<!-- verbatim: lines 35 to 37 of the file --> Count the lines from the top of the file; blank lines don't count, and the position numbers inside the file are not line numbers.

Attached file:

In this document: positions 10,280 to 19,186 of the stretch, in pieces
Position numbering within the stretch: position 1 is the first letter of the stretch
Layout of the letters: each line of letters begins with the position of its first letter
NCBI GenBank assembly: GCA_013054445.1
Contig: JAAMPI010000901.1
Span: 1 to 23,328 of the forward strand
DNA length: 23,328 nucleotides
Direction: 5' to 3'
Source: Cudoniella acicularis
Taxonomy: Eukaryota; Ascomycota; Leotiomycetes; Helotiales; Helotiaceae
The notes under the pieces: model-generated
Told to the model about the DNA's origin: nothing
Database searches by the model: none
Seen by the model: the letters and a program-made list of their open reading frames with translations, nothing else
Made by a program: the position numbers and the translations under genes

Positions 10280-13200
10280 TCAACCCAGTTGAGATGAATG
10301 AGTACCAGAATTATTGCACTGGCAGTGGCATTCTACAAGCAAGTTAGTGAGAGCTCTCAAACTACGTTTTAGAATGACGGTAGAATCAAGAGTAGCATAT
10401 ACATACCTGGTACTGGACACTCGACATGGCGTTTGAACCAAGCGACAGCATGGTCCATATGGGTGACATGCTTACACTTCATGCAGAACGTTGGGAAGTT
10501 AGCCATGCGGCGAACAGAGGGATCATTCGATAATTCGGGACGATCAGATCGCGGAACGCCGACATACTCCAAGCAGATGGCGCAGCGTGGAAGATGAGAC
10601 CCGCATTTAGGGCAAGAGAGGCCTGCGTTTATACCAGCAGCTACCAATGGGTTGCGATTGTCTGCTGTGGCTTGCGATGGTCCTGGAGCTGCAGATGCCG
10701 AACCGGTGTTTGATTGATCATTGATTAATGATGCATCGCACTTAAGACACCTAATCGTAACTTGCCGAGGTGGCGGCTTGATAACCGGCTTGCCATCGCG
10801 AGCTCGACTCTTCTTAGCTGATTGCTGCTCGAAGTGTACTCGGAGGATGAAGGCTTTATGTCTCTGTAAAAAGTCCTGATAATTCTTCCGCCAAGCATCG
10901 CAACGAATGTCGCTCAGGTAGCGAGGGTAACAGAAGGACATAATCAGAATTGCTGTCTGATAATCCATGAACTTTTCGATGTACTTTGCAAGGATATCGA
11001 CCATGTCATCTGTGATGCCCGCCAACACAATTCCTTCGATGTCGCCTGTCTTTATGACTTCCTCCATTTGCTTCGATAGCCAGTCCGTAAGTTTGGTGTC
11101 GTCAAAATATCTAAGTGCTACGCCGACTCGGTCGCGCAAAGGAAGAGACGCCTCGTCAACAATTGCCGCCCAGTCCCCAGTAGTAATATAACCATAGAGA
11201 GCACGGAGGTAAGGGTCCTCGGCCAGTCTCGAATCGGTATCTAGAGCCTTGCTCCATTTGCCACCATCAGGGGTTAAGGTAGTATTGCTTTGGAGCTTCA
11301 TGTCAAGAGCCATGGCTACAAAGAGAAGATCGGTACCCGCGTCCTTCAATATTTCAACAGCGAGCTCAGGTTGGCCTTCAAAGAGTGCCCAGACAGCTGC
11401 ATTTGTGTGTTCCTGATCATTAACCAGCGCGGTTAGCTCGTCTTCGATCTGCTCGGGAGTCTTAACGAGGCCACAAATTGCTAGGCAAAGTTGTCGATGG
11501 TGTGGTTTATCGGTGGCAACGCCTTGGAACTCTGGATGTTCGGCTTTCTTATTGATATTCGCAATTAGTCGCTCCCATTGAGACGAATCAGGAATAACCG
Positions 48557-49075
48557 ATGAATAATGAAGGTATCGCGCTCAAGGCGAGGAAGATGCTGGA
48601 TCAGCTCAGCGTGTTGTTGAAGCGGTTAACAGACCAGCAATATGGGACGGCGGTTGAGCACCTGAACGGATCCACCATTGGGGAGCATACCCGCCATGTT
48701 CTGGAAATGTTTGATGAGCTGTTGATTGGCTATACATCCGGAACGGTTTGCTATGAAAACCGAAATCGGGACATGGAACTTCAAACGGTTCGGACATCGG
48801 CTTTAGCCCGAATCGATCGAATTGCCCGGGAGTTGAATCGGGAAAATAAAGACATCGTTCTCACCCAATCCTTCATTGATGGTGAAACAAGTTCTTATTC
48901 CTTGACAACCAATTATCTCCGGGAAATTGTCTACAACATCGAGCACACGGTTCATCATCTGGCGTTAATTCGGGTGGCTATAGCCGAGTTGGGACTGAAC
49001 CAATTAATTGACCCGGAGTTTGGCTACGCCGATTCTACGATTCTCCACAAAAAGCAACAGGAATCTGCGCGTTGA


48801 CTTTAGCCCGAATCGATCGAATTGCCCGGGAGTTGAATCGGGAAAATAAAGACATCGTTCTCACCCAATCCTTCATTGATGGTGAAACAAGTTCTTATTC
48901 CTTGACAACCAATTATCTCCGGGAAATTGTCTACAACATCGAGCACACGGTTCATCATCTGGCGTTAATTCGGGTGGCTATAGCCGAGTTGGGACTGAAC
49001 CAATTAATTGACCCGGAGTTTGGCTACGCCGATTCTACGATTCTCCACAAAAAGCAACAGGAATCTGCGCGTTGA